Solutions exist, peace is possible | THE JEWISH JOURNAL (NEW JERSEY)
VILMA FIRCE | “Treaties are negotiated by governments; peace is made by people” reads the mission statement of Seeds of Peace, a non-profit international organization that since 1993 has set the standard in international peace-building by providing exceptional young people and educators from regions of conflict with an otherwise impossible opportunity to meet their historic enemies face-to-face at its International Camp in Otisfield, Maine.
This summer Andrew Singer, 15, of Toms River, was one of the 211 campers representing 8 delegations: Afghan, American, Egyptian, Indian, Israeli, Jordanian, Pakistani, and Palestinian. Andrew was part of the American delegation.
“It was a deep and moving personal experience,” said Andrew, who knew about the Camp through his father and grandfather, both funding partners of Seeds of Peace since the early 1990s. “I created strong friendships with people from far away countries.”
The selection process to become a “Seed” as campers are called, is very competitive. Through written essays and an interview the applicant must demonstrate proficiency in English and leadership skills.
For three and a half weeks the Seeds are given the opportunity to confront their prejudices and fears through a conflict-resolution program that tackles the issues that fuel violence, hatred and oppression at home.
According to Seeds of Peace, “Every aspect of the program fosters trust and respect and challenges assumptions. The program’s intensity is deliberate.” By the end of the Camp, every Seed had participated in over 25 hours of facilitated dialogue.
“I did realize that as an American Seed we know very little about the conflicts and countries I learned about,” said Andrew.
The campers are grouped by the conflict region they live in. This summer the regions were the Middle East and South East Asia. The Seeds of the same group share a bunk and participate in the same dialogue sessions. American campers are divided into the different groups. Andrew was assigned to the South East Asia group that included campers from India, Pakistan, and Afghanistan. “There were 15 Seeds in our group.”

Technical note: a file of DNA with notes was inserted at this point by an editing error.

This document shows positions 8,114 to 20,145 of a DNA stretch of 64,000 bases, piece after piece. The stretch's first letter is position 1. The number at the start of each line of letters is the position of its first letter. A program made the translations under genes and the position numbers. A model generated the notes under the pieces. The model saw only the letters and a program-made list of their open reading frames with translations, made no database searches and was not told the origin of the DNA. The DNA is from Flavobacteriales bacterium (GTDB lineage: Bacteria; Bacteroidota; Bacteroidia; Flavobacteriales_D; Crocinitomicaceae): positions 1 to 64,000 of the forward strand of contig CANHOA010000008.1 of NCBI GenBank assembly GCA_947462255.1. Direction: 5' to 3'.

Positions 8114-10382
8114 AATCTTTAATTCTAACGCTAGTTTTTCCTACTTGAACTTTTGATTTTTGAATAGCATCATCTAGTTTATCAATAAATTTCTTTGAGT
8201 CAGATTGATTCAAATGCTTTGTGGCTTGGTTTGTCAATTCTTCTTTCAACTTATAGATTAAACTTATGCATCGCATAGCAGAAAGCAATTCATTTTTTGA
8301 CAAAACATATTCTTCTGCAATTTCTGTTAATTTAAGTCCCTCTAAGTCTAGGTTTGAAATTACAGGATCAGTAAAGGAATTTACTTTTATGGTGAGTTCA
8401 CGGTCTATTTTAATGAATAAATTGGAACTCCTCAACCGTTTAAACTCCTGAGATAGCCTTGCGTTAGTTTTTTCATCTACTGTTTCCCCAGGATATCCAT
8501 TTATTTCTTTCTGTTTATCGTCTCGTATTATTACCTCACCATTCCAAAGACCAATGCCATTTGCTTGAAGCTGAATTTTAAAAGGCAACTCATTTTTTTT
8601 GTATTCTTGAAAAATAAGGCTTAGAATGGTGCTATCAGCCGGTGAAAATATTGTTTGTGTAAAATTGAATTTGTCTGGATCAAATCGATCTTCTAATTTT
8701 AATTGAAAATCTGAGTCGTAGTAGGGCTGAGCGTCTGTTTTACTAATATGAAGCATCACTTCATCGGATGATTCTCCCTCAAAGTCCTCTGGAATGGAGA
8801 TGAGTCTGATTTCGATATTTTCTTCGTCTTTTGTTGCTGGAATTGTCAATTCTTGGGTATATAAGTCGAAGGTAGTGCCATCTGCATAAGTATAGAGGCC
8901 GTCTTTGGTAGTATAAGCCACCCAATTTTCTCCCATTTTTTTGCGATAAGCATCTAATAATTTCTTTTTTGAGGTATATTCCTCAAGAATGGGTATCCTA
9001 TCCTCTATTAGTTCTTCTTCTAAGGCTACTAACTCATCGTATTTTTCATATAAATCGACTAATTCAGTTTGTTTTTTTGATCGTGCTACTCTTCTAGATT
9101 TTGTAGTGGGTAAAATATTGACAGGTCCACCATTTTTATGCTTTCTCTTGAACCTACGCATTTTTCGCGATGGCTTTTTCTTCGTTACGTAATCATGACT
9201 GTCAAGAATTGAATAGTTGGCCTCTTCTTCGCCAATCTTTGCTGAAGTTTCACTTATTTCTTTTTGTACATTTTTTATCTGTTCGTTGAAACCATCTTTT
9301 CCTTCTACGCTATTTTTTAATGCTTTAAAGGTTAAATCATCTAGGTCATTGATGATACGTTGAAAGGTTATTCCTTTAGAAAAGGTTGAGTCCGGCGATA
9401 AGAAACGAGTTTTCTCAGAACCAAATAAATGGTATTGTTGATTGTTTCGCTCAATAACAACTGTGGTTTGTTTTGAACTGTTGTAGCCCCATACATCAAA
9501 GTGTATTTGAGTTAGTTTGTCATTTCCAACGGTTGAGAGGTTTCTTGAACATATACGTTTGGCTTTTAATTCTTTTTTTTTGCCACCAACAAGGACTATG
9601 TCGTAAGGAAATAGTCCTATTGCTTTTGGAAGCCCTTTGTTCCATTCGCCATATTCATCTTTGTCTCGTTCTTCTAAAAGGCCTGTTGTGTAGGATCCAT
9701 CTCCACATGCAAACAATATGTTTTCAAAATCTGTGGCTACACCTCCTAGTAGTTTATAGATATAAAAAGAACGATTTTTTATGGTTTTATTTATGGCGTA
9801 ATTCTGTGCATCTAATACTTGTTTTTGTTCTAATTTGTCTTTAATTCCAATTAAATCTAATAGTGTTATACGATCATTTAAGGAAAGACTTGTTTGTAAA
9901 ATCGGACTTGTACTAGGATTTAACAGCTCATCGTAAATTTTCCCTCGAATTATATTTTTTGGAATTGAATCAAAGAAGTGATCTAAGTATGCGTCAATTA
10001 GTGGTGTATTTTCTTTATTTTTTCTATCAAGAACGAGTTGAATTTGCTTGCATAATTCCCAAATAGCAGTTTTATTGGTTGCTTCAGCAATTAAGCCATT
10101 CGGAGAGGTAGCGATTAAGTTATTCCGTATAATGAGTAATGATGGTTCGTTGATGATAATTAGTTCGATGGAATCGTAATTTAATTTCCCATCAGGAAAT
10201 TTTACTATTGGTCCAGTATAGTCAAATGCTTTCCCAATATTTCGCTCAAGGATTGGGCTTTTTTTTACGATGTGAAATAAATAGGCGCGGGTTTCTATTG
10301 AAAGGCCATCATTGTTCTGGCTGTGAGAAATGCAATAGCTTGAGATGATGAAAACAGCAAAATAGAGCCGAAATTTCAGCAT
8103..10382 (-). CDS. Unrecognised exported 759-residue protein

Meals and recreational activities are encouraged to be shared among members of all delegations. “We were encouraged to meet and develop a relationship with as many Seeds as possible, doing activities that build trust, communication, and understanding with each other,” said Andrew. “We spent a lot of time outdoors, playing cricket, soccer and Frisbee. I was also able to attend Muslim and Hindu services, besides a Jewish service.”
A typical day at the Camp included 90 minutes of dialogue sessions between members of the same group to discuss their conflict region specific issues. Guided by professional facilitators, Seeds were encouraged to tackle the most divisive issues defining their conflict, share their personal experiences, compare competing historical narratives, and challenge each others’ inherited prejudices. “The set-up was very casual. We seated in plastic chairs around a circle.”
“In my group we discussed the Kashmir conflict and the Durand Line, among other heated topics, but always with respect,” said Andrew. “We also talked about women’s issues and religion. No subject was off-limits.”
The immediate goal of the Camp’s dialogue sessions is not necessarily agreement of consensus, and there isn’t any expectation that the campers should adopt or embrace each other’s viewpoints. “I believe the goal was to plant the seeds of peace within each community allowing them to then spread the knowledge they have learned,” said Andrew.
To the question, “Did you come back a different man?” Andrew replied quickly, “Absolutely,” and then added, “Being at Camp made me realize new ideas and new perspectives; that one should actually listen and to not just hear what someone has said. I know what I have experienced and more importantly felt created a bond that can’t be broken.”
Regarding political views, “My ideas of the conflicts in the Middle East and South East Asia are completely changed since I left for Camp,” affirmed Andrew.
Finally, to the question of what would he tell a disenchanted adult who doesn’t believe there is a resolution in sight for these conflict regions, Andrew responded, “There are always two sides to a story – listen to the other side. I don’t know what the future holds for these regions in conflict, but like everyone else we can hope that together we can try to create a better future. I would tell him what we were told by the camp head, Will Smith, the first day, “You must first go to war with yourself before you can make peace with anyone else.’”
Seeds of Peace does not prescribe or advocate for particular political solutions, nor are they affiliated with any political party or religious institution. The organization was founded in 1993 by journalist John Wallach.
Selection of American Seeds is conducted directly with participating high schools, and usually begins in March. For details and more information send an e-mail to: email@example.com